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corporate industrial interests in Taiwan had planned thirty-eight similar industrial development projects along the east coast of Taiwan, from Hualien to Taitung (McKee ). Heise also refers to the work of Ulrich Beck in risk theory in order to point out that many local environmentalists who are engaged in battles to hold on to "the local" are fighting for quite recent places and spaces, including environments that would be unrecognizable to the people who lived there fifty years ago (142). Here again, these arguments are hijacked by corporate global industrial interests. In Taiwan such interests contend that farming communities are using the land in ways that are hardly less environmentally sustainable than those of science parks. There is considerable truth in this. Many farmers cultivate cash crops—tea, bananas, pineapples, and so forth. Tea growers in Taiwan are cultivating tea in ever increasing amounts in mountain areas to satisfy the middle class demand for "high mountain" tea. These growers, as well as other corporate industrial growers, rely on outdated and unsustainable production methods. These methods include the use of excessive amounts of industrially produced pesticides, herbicides, and fertilizers, and the cultivation of a single crop across the entire side of a mountain, which causes landslides and water and soil loss. However, there is very strong support for organic farming in Taiwan, and most of this kind of farming relies on "the local." In addition, Taiwanese people are beginning to heed the calls by Aboriginal leaders to slow down the ongoing industrialization of the island, regardless of whether this is industrial farming of plants, industrial farming of animals, or industrial production of a range of commodities ranging from plastics to computers. Aboriginal people rarely if ever used the environment and animals and plants in this way. For them, much of Taiwanese agriculture is not markedly different from the industrial science parks and petroleum industries that line the west coast of Taiwan, or the global corporate hotel industry that is threatening to overtake the east coast. If the public does heed those calls, it is doubtful that Taiwan will return to what it was as little as one hundred years ago. The more likely positive outcome will be a greater awareness of Taiwan's extant natural environments and greater support for environmentally sustainable uses of, and partnerships with, those environments. Heise's arguments against "the local" where "the local" refers to arguments in defense of places which are not much more than a hundred years old are similar to a set of arguments Lawrence Buell makes in his 2005 study entitled The Future of Environmental Criticism. Buell argues that "placeattachment" has been rendered "nugatory and obsolete" in the period of modernity, in particular in the period since the turn of the nineteenth century (64). One can no longer theorize "the local" without confronting both the "fragility" of both the term and the places that it names (Buell 62). This is particularly true of regions colonized by a dominant political and ethnic group. There are few regions in the world where invading peoples have not pushed aside the oldest Indigenous peoples. Colonizer and settler peoples have long been eradicating or profoundly altering "place" as well as globalizing "place" to the extent that what were once recognized as local environments are now "translocal" environments, reproducible around the globe (Buell 62-63). Nonetheless, I argue that there is growing awareness of and respect for "the local," since this speaks for a form of thinking and action—a "politics of resistance"—that seeks to correct the colonialist and imperialist "excesses" of modernity (Buell 65). Buell points to the example of bioregionalism: although this environmental movement actually sits between "the local" and "the global," it tips more toward "the local" insofar as it focuses on environments at the level of "the region" or "the transnation" (Buell 82). In Taiwan, ecocritics Hsinya Huang (黃心雅) and Shiuhhuah Serena Chou (周序樺) are involved in a particularly exciting "island ecologies" bioregionalist project. Chou was one of the first scholars in Taiwan to recognize the environmental significance of Taiwanese writer Ming-yi Wu's The Man with the Compound Eyes including the arguments that the novel makes about the corporate industrial trashing of Taiwan and the need to defend more vigorously local, Taiwanese environments and identities (see, e.g., "Sense," "Wu's" ) and Huang published work about Aboriginal writer Syaman Rapongan (夏曼.藍波安), a Tao Aboriginal who lives on Orchid Island (蘭嶼), the traditional home of his people and the island where nuclear waste has been dumped clandestinely by the government for many years (see, e.g., "Indigenous" , "Representing"). Further, there is the work of scholars including Elizabeth DeLoughrey, Jill Didur, Anthony Carrigan, and Karen Nicole Salt who study Taiwan's environmental issues in the context of postcolonialism and in terms of what its ecologies share with other "island ecologies"—those characterizing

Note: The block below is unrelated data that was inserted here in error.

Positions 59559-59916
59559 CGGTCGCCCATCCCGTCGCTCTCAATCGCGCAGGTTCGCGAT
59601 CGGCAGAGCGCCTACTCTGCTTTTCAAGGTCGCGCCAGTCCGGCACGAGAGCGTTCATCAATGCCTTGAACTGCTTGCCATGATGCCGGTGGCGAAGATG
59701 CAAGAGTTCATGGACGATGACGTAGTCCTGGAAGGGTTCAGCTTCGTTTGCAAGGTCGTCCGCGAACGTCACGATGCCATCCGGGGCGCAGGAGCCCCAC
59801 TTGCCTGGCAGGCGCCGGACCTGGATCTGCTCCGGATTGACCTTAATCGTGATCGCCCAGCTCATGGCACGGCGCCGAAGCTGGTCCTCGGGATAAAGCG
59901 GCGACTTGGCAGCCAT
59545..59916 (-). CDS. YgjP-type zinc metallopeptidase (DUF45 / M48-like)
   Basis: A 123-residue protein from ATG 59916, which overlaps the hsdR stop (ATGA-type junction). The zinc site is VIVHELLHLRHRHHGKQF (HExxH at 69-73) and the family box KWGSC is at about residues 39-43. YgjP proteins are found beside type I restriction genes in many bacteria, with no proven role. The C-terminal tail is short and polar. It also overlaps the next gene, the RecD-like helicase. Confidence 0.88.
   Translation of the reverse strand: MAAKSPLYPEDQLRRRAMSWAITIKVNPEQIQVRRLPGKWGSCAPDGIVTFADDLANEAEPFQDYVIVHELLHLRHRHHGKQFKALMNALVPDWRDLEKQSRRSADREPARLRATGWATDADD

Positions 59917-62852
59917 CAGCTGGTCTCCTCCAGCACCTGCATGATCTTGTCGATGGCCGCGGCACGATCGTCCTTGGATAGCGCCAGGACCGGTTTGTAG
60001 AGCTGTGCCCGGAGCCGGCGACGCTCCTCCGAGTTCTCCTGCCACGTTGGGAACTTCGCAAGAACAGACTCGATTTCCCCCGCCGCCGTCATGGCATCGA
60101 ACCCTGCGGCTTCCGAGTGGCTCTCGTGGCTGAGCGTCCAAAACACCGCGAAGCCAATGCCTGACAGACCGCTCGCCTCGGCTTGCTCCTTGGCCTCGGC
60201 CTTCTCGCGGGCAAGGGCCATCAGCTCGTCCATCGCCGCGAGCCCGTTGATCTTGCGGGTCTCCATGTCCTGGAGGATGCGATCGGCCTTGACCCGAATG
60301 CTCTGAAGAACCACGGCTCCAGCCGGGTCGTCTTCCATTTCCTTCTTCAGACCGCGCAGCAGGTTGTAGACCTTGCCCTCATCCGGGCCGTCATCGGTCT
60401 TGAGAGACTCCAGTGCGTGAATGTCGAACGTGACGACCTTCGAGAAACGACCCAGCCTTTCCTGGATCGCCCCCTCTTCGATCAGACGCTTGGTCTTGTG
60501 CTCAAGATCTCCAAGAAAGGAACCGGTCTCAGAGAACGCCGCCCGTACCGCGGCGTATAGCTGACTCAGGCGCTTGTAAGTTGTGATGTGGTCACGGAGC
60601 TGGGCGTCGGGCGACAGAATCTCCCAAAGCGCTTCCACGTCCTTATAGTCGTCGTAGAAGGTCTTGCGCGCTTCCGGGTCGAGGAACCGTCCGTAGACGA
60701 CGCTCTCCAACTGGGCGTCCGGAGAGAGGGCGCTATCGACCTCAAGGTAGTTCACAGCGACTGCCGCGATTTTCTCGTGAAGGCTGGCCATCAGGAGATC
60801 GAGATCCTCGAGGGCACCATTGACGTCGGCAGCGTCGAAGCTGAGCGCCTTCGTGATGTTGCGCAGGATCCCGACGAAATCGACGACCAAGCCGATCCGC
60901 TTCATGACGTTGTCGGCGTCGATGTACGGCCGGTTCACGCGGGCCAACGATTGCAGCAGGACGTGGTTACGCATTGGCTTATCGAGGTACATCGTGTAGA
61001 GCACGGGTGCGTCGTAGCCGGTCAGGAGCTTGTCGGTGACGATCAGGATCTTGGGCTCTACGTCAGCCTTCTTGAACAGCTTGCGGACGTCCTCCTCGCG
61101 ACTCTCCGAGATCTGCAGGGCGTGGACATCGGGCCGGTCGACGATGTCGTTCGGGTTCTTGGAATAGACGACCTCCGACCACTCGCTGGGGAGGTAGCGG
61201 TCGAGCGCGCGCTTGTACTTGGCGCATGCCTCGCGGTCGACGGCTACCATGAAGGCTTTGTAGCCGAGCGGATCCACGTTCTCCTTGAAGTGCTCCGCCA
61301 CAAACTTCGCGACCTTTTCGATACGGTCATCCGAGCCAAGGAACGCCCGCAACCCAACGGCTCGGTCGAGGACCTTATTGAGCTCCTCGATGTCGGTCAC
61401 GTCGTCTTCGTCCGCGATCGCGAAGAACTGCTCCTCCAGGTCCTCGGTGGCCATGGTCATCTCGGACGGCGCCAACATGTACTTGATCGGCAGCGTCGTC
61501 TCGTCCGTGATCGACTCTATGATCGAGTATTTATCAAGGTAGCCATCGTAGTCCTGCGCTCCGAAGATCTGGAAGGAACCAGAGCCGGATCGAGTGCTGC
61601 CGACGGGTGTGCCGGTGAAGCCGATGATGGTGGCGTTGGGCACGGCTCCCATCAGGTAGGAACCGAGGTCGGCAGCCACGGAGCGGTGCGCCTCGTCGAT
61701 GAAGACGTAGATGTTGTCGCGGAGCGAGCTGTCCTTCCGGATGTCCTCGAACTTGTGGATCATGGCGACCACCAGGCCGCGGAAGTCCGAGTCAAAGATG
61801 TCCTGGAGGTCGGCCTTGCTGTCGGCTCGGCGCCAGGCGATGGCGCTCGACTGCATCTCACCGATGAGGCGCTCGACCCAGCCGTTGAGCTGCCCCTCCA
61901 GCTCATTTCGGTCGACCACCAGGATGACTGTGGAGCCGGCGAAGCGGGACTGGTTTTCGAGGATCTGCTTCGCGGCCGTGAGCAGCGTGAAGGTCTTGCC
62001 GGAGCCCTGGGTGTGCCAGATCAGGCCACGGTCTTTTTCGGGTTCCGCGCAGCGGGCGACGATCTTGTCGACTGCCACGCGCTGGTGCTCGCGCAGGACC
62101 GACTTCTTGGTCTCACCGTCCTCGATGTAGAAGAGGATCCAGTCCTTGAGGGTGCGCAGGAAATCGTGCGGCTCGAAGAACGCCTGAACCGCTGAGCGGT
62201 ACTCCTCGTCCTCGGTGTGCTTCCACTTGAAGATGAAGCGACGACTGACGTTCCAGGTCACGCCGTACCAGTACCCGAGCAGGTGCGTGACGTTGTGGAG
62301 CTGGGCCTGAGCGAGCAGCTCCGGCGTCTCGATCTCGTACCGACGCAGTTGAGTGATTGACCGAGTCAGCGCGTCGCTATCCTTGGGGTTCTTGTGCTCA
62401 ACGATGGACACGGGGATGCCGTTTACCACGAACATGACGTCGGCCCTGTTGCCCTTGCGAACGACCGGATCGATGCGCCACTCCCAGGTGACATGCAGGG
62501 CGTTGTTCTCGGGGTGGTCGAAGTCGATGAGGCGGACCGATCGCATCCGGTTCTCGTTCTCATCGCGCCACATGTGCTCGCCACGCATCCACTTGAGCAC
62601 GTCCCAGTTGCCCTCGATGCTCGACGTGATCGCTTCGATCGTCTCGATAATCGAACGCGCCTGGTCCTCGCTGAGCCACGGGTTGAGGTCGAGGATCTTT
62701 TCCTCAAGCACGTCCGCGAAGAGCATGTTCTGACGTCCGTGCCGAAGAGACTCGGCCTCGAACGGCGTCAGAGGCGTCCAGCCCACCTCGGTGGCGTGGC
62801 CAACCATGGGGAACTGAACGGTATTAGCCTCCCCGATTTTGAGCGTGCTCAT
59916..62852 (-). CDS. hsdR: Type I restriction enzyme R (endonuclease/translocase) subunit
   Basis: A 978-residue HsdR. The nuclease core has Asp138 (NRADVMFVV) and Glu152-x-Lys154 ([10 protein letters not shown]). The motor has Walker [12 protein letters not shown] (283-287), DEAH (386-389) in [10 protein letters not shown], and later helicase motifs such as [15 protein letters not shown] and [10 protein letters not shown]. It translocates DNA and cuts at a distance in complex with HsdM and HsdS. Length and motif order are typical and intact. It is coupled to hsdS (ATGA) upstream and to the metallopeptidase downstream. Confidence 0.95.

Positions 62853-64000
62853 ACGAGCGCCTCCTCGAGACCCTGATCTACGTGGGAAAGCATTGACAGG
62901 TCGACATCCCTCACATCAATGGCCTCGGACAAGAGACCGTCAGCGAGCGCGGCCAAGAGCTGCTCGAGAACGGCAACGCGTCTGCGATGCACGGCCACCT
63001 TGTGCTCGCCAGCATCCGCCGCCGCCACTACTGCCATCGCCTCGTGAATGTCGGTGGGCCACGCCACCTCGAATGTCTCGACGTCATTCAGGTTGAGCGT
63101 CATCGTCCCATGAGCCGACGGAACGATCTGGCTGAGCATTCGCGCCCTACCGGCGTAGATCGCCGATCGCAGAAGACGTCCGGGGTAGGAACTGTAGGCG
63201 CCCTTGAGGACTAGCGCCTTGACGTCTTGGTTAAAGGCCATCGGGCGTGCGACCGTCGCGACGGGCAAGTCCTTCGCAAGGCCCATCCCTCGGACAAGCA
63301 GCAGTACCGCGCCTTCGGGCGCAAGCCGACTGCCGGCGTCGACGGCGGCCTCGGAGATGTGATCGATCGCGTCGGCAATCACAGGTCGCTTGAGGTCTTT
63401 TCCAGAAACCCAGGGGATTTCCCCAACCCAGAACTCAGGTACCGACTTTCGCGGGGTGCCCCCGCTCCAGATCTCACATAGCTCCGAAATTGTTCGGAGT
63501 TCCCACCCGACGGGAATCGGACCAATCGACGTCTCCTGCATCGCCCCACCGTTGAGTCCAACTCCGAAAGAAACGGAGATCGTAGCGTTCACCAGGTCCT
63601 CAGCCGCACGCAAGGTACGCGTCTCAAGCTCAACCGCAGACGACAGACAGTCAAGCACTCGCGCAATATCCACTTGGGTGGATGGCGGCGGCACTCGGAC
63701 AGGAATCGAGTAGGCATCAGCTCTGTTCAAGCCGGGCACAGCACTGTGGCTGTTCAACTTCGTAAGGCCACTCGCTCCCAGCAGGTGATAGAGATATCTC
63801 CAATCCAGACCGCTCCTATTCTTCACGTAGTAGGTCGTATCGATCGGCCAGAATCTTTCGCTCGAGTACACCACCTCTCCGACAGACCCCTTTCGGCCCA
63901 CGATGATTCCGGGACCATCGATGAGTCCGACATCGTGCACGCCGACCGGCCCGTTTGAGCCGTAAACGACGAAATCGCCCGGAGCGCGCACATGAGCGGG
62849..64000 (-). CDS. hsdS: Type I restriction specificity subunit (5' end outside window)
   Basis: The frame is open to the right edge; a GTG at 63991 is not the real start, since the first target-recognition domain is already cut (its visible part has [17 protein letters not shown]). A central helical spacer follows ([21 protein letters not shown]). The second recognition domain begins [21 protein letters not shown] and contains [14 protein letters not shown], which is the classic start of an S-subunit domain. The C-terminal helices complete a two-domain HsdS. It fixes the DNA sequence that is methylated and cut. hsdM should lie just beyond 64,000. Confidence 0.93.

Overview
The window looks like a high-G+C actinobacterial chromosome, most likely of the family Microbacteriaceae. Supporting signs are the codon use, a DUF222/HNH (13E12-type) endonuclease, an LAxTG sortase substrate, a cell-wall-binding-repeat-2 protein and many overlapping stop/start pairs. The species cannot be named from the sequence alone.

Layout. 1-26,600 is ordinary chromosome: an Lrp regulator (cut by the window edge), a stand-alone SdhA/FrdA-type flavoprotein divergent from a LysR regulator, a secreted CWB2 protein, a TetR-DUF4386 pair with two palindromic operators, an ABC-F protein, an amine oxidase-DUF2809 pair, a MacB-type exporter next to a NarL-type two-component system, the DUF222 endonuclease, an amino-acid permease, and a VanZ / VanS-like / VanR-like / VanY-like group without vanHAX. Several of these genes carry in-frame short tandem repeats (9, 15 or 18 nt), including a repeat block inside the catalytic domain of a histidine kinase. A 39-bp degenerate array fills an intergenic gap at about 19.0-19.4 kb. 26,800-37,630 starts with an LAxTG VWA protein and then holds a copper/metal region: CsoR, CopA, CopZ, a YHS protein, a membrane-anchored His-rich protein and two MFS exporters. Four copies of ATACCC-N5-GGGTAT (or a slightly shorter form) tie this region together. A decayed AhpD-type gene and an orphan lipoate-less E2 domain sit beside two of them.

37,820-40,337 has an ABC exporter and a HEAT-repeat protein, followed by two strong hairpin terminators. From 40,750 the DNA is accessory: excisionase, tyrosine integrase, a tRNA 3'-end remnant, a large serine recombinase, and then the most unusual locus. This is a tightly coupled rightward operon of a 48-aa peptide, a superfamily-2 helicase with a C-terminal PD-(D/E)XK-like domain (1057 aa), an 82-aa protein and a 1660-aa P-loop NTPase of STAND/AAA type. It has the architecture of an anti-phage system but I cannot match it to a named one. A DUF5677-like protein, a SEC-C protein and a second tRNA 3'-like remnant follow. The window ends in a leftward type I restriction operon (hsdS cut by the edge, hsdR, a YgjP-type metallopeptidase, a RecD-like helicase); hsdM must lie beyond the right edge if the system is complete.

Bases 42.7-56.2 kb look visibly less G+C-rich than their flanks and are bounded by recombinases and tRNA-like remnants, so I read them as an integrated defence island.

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countries in the Asia-Pacific region, as well as those which distinguish the more distantly situated island nations in the Caribbean. Axel Goodbody, another ecocritic and literary and cultural studies scholar, defends "the local" in the contexts of literary, cultural, and other aesthetic productions. In his 2011 "Sense of Place and lieu de mémoire: A Cultural Memory Approach to Environmental Texts," Goodbody reads several literary texts by inflecting ecocritically the arguments of scholars who specialize in cultural memory studies. He summarizes the differences and convergences between ecocriticism and cultural memory studies whereby ecocriticism is concerned with "nature and space" and cultural memory studies are mainly about "history and time." He argues that "the interaction between personal experience and imagining on the one hand and collective values and identity on the other … converge in place" (55). This convergence is particularly manifest in the work of Aboriginal writers in Taiwan. Further, as part of his argument in defense of "place," Goodbody also responds to Heise's critiques of "place" and "the local" under the concept of eco-cosmopolitanism. As I argue earlier, corporate global industrial interests often employ a rhetoric that appears identical to Heise's eco-cosmopolitanism but that is in fact a grossly distorted version. Goodbody also points out the potential misuses of the rhetoric of ecocosmopolitanism. As he argues, eco-cosmopolitanism is very useful and even necessary in order for people to develop "a sense of planet," but the term should not be theorized or practiced to forward the argument that "place" is defunct "as a cultural phenomenon" (56). Heise "rightly" challenges the notion that environmental consciousness is grounded in ways only having to do with "place" insofar as she points to the importance of "awareness of the connections between places" as well as to the significance of "attachment to a particular place" (Goodbody 57). Nonetheless, Heise "underestimates the affective ties with place which arise out of identification, as part of processes of individual and collective identity-construction" (Goodbody 57). By "identification," Goodbody refers to the understanding of "place" as something inclusive of, but not limited to a geographical site. Places carry power as "symbolic entities," as well as "geographical realties," they play "a central role in subject constitution," and they serve "crucial political, social, and cultural functions" (Goodbody 57). As Goodbody goes on to argue, "literary lieux de mémoire" [literary places of memory] serve an important function "as localizations for a utopian vision of human reconciliation with nature which would otherwise lack concrete embodiment" (66). Against the claim found under the term ecocosmopolitanism and other language of global environmentalism that "the increasing connectedness of societies today demands the emergence of new forms of culture which are no longer anchored in place," Goodbody argues that "place" must not be abandoned entirely (66). Environmental thinkers and activists in Taiwan are making this argument, in both the academic community and among social and environmental activists. Many of the latter represent Taiwan's farmers and belong to such groups as Taiwan Rural Front (TRF). They are well aware that it will be difficult for Taiwan to return to a primarily agricultural economy. At the same time, they are fighting policies under which over seventy percent of food products are imported and under which the government pays farmers to leave some of their lands fallow (under a so-called fallow-field policy) (Luo A4). TRF is particularly vocal in calling on the government to balance industrial interests with agricultural interests and to do so sustainably and by relying on locally-based communities of people. The environmental justice scholar Vandana Shiva and the social and environmental science scholars Sheila Jasanoff and Marybeth Long Martello are three other significant thinkers who speak for "the local" against the criticisms levied against it. In their introduction to their 2004 collected volume Earthly Politics: Local and Global in Environmental Governance, Jasanoff and Martello acknowledge the necessity for "complementarity between the local and the global," but they give more weight to "local epistemologies" (17). They also argue that environmental governance must emphasize local forms of knowledge as well as global forms in its address of global-scale social and ecological challenges (9). "Local, traditional, and indigenous knowledges" are and will continue to be "useful instruments for sustainable development and for connecting with 'on the ground' political constituencies" (9). As they also claim, local epistemologies, which are often but not always non-scientific and non-western based, have tended to be neglected in environmental governance decision making. They offer several reasons for this oversight. The first reason ties to the fact that scholars often investigate "the local" and "the global" in isolation from one another or underestimate the "close relationship" between "the global" and "the local" (14). The second reason is that conventional studies of globalization often "reinforce